The richest Florentine families today were already at the top of the socioeconomic ladder nearly 600 years ago, according to a recent study by the Bank of Italy. And research by the Organization for Economic Cooperation and Development shows that in many European countries, not only wealth and income but even occupations tend to be “sticky,” passed on from generation to generation.
More than a third of Italy’s richest people inherited their fortunes according to a 2014 study of the world’s billionaires by the Peterson Institute for International Economics. Germany may be prone to even more concentrations of inherited wealth, research shows. Germany has the highest share of inheritor-billionaires among developed economies, at 65 per cent. Overall, heirs and heiresses make up about half of western Europe’s billionaires.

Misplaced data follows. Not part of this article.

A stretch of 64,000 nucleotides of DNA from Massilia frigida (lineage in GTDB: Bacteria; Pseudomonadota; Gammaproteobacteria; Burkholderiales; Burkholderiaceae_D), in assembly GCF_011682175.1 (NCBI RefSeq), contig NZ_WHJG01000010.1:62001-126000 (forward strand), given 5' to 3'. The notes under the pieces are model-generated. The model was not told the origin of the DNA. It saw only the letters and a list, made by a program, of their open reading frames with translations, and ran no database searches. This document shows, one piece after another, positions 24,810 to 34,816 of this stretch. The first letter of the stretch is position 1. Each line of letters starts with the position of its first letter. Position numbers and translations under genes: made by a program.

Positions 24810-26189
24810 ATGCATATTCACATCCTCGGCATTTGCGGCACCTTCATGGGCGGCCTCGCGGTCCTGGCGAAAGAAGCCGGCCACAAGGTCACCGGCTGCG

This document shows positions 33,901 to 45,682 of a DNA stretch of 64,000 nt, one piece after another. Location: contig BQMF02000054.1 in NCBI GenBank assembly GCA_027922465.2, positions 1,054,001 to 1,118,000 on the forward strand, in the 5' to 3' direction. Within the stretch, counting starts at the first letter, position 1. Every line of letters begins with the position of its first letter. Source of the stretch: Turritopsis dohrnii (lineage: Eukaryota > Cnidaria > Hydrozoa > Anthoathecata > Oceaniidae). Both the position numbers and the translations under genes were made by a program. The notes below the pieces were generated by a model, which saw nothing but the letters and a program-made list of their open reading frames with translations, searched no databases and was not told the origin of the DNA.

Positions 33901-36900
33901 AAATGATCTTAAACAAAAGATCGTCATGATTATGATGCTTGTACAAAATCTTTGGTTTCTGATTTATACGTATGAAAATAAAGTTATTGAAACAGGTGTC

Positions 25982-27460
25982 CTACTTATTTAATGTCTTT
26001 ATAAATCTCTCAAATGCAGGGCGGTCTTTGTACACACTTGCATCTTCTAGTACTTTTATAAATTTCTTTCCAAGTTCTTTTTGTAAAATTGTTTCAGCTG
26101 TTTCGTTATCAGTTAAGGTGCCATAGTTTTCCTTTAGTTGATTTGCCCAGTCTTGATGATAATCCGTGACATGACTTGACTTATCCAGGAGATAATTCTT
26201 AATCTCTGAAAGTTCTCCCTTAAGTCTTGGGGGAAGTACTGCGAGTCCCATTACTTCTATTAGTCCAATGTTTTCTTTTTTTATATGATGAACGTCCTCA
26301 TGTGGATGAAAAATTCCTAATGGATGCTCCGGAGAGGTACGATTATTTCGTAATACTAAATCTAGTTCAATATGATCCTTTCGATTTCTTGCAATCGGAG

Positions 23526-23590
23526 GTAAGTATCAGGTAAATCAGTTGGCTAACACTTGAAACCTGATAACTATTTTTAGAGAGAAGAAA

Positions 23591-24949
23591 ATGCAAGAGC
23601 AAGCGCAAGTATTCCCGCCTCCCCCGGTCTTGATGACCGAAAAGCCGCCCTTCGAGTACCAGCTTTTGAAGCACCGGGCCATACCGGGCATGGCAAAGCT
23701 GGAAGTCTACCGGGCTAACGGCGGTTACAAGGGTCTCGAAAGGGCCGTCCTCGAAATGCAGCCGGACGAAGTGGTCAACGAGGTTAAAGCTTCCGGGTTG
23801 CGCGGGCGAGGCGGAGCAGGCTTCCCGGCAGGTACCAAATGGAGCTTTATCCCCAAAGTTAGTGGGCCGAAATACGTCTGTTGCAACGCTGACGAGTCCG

“In hardly any other country does social origin influence one’s income as much as in Germany,” wrote Marcel Fratzscher, head of the Berlin-based German Institute for Economic Research, in a recent book. “The richest citizens are also those with the highest income. For to everyone who has, more shall be given.” Germany’s high share of family wealth is in part a consequence of a tax system that until this year allowed family-owned businesses (including a large proportion of the medium-sized companies that are the backbone of its economy) to pass on financial assets while paying almost no estate tax.